The artisan performs his role dutifully, if imperfectly, in the manner of Matthew of the logia, the archetype of the devoted messenger compelled to spread the Word which is not his word but the Word of divine authority:


            It is I who write, who cannot raise my hand from my knee. It is I who

            think, just enough to write, whose head is far. I am Matthew and I

            am the angel, I who came before the cross, before the sinning,

            came into the world, came here.39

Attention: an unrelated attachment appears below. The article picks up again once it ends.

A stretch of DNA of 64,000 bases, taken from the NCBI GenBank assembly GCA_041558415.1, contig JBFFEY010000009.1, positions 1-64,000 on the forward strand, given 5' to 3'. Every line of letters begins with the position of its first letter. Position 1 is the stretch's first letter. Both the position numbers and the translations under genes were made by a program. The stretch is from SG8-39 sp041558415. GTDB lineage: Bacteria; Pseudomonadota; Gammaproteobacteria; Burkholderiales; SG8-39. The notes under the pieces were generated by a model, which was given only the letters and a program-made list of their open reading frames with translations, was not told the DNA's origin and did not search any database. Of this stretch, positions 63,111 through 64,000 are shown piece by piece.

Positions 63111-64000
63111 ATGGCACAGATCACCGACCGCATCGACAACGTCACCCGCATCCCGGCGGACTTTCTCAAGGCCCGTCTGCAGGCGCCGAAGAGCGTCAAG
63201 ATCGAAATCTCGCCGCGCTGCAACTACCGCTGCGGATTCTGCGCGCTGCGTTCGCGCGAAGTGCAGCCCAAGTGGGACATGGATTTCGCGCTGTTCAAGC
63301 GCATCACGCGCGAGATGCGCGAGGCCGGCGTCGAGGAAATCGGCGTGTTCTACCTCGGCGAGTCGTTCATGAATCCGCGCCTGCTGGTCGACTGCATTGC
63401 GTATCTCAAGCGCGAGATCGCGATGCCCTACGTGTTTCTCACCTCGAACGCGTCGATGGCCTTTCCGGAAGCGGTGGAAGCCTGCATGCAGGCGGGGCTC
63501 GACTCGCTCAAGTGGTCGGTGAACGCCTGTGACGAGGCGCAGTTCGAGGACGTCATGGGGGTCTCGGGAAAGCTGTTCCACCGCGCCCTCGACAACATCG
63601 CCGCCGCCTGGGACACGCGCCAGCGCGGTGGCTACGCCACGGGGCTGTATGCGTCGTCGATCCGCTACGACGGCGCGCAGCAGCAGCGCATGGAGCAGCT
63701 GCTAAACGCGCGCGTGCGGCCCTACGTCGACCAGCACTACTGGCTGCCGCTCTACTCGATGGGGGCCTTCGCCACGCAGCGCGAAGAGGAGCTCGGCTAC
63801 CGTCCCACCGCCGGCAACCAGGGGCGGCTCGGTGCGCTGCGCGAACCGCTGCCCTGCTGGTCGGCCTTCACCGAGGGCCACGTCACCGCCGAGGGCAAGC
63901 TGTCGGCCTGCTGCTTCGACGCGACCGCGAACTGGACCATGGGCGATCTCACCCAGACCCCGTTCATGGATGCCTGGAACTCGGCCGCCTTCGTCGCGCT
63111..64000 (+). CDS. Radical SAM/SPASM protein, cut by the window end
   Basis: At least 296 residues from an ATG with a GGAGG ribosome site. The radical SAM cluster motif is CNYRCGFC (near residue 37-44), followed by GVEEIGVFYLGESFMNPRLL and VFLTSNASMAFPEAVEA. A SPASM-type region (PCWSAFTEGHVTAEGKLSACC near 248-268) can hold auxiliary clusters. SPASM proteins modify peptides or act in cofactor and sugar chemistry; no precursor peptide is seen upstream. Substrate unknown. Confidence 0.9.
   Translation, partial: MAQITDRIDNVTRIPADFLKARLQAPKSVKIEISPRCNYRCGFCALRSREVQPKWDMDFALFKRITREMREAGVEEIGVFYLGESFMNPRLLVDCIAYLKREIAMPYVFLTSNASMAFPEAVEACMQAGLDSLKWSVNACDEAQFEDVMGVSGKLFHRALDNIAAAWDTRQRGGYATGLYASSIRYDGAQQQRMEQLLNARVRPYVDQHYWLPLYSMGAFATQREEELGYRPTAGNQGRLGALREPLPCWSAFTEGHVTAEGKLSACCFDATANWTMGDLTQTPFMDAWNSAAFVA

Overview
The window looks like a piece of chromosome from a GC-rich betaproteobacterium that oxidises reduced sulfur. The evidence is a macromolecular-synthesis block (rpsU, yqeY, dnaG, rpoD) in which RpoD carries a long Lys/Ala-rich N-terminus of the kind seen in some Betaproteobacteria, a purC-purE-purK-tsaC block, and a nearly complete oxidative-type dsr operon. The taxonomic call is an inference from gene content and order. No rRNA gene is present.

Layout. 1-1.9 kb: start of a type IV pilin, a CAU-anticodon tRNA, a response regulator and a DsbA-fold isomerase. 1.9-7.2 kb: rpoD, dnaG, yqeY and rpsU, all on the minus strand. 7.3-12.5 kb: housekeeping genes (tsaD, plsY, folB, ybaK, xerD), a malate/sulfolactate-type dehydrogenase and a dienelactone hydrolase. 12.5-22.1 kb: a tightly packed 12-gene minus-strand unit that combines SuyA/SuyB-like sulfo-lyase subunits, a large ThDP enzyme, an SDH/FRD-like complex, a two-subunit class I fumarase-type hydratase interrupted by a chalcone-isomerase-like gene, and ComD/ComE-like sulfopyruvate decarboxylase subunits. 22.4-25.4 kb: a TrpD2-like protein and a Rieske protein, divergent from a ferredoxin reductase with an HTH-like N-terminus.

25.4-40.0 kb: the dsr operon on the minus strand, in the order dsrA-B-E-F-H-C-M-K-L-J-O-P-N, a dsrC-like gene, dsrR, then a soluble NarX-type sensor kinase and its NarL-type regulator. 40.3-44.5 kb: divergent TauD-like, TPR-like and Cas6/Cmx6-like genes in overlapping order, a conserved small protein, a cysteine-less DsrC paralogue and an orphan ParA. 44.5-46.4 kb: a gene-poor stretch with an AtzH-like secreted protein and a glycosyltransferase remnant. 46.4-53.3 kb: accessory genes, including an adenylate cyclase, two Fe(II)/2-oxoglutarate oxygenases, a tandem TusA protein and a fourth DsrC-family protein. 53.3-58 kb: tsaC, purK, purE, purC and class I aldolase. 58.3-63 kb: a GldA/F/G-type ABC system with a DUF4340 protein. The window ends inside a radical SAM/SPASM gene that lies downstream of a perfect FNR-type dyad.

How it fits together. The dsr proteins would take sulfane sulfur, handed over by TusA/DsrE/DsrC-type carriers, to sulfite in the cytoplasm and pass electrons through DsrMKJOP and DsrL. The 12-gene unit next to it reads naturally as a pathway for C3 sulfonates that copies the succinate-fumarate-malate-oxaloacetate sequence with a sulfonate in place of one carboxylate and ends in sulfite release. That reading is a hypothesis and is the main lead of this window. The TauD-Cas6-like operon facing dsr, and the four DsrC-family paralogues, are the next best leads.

The artisan is to the artist as man is to God. The deliverer of the divine apocalypse denied the omniscience of the ‘Monad of monads’ who ‘acts on [humanity], but by means of her.’40 Art is the creature’s tribute to his maker. ‘All poetry.’ Beckett says, ‘is prayer’;41 the articulate expression of an indefinite intuition. Art is not a rational proof of the deity’s existence, merely an expression of faith. The artisan offers up to the artist an image of the latter’s vision in an ‘unfailing salute to his significant from which the fire is struck and the poem kindled.’42 Being forms a bridge not between the inner and outer selves, but between the speechless creator and his unenlightened voice, between God and Adam—‘I who am on my way, words bellying out my sails, am also that unthinkable ancestor of whom nothing can be said.’43 The writer’s personality is an extension of the artist’s vision, created for the purpose of expression. But in Beckett’s work the deity is not omnipotent and is himself a mere figment of the ‘être manqué’—‘Devised deviser devising it all for company.’44 The edifice of fiction is built around the precarious instability of the ‘être manqué.’ on the intuition, rather than the certainty, of being. Art is ‘an act of recognition.’ the writer’s acknowledgment of the artist’s vision: but more than that it is a ‘blaze of prayer creating its object.’45 The prayer itself precedes both the subject and the object. The writer’s need to describe the essence of self determines the nature and extent of his achievement. In the absence of a more tenable authority, the ‘être manqué’ becomes a metaphor for the origin of the artistic impulse. Art is characterised as the desire of an unknowable subject for possession of an unobtainable object. This desire for possession, which is discovered pre-existing within the artist, creates its own product from the raw material of expression.